Just across the Mississippi River, some Missouri counties are growing. And none of Missouri’s counties have lost population at the same rate as the fastest-shrinking southern Illinois counties.
Epoch Times Photo
Buildings crumble beside the brick street of historic downtown Cairo, Ill., on July 20, 2021. (Jackson Elliott/The Epoch Times)
Big Trouble in Little Egypt

Cairo is the way it is because of decades of political corruption, rejected business opportunities, and high taxes, Collier said.

“There were lots of businesses at one time,” Collier said. “Cairo was a very popular destination. People from the tri-state area would come here to do the grocery shopping and clothes and all that type of stuff.”

The local government in Cairo has often been corrupt, Collier noted. Public utilities were charged at different prices in different locations. A pair of volunteer firefighters burned down houses in 2012 because they only got paid when fighting a fire.

Despite Cairo’s excellent location on two rivers, corruption and poor policy turned it into a ruin. But less than an hour away, the river town of Cape Girardeau, Missouri, is prospering. In the past decade, its county population grew by 4 percent.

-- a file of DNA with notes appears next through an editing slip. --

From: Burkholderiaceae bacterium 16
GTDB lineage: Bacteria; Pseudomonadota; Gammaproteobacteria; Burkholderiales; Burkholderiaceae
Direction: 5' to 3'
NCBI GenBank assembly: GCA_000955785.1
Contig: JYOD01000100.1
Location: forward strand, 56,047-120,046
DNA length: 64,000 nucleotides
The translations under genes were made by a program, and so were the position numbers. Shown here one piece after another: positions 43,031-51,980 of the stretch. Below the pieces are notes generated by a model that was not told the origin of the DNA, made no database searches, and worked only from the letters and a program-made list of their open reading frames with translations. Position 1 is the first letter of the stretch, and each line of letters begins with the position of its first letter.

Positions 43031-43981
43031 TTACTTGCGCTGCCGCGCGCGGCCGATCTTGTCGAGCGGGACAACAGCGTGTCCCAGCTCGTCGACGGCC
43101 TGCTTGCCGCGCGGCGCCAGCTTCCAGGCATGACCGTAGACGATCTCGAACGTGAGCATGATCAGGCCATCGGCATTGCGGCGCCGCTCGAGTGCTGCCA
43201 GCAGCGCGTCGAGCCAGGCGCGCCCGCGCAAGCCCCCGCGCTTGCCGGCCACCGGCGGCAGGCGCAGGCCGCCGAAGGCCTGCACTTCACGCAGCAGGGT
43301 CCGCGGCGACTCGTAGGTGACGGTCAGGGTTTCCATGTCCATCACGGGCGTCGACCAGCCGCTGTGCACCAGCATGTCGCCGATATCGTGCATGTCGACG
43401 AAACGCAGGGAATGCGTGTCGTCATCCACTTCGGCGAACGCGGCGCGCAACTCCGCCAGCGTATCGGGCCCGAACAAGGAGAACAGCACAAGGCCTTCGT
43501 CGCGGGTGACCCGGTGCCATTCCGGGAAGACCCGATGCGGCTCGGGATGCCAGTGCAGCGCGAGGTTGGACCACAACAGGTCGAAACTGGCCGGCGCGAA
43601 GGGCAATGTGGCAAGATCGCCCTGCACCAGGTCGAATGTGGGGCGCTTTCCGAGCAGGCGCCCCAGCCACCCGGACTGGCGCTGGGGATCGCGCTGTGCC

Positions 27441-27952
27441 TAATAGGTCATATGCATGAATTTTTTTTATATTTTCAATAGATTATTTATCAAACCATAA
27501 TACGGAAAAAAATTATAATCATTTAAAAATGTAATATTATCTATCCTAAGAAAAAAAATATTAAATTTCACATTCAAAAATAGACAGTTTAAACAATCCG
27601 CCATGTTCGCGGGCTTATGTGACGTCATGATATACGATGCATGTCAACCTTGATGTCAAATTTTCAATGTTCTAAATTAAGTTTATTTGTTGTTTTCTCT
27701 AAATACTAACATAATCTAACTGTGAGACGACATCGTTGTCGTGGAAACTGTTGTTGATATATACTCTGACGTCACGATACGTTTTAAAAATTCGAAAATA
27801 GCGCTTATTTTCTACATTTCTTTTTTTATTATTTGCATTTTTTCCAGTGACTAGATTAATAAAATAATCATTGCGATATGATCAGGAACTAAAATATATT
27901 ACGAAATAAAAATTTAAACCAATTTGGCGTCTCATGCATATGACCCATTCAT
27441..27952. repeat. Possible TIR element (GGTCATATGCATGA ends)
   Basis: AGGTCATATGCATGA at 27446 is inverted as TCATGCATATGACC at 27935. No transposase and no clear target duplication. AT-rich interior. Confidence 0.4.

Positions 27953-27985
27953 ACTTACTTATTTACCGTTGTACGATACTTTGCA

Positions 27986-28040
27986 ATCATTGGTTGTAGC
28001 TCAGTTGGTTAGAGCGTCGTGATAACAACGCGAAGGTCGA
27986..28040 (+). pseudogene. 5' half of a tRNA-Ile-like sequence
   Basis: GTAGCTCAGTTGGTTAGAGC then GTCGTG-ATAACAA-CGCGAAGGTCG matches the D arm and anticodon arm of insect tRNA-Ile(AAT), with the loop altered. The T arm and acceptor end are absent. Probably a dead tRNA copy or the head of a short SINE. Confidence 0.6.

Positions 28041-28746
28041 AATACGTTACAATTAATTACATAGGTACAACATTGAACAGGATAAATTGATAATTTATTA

Dozens of shops line Cape Girardeau’s streets. A few storefronts are for lease, but the town’s streets bustle with life. Unlike in Illinois towns, people stroll the streets on a weekday. Nothing’s overgrown, and the people look happier.
Mayberry in the Midwest

Although most Americans know little about rural Illinois, it matters when America’s small towns rot. Rural Illinois towns may not be places people visit, but they’re often the places where impactful people come from.

The list of famous rural Illinois people is surprisingly long. It includes actor Dick van Dyke, Supreme Court Justice Harry Blackmum, U.S. ambassador to the United Nations Jeane Kirkpatrick, actor John Malkovich, and Abraham Lincoln. Memorial Day was created by Murphysboro, Illinois, resident Gen. John Logan.

Murphysboro local Jane Cottonaro calls Gen. Logan “Johnny.”

“Murphysboro used to be real friendly,” Cottonaro said. “Everybody knew everybody.”
Epoch Times Photo
Jane Cottonaro, a hairdresser, in her shop in Murphysboro, Ill., on July 20,2021. (Jackson Elliott/The Epoch Times)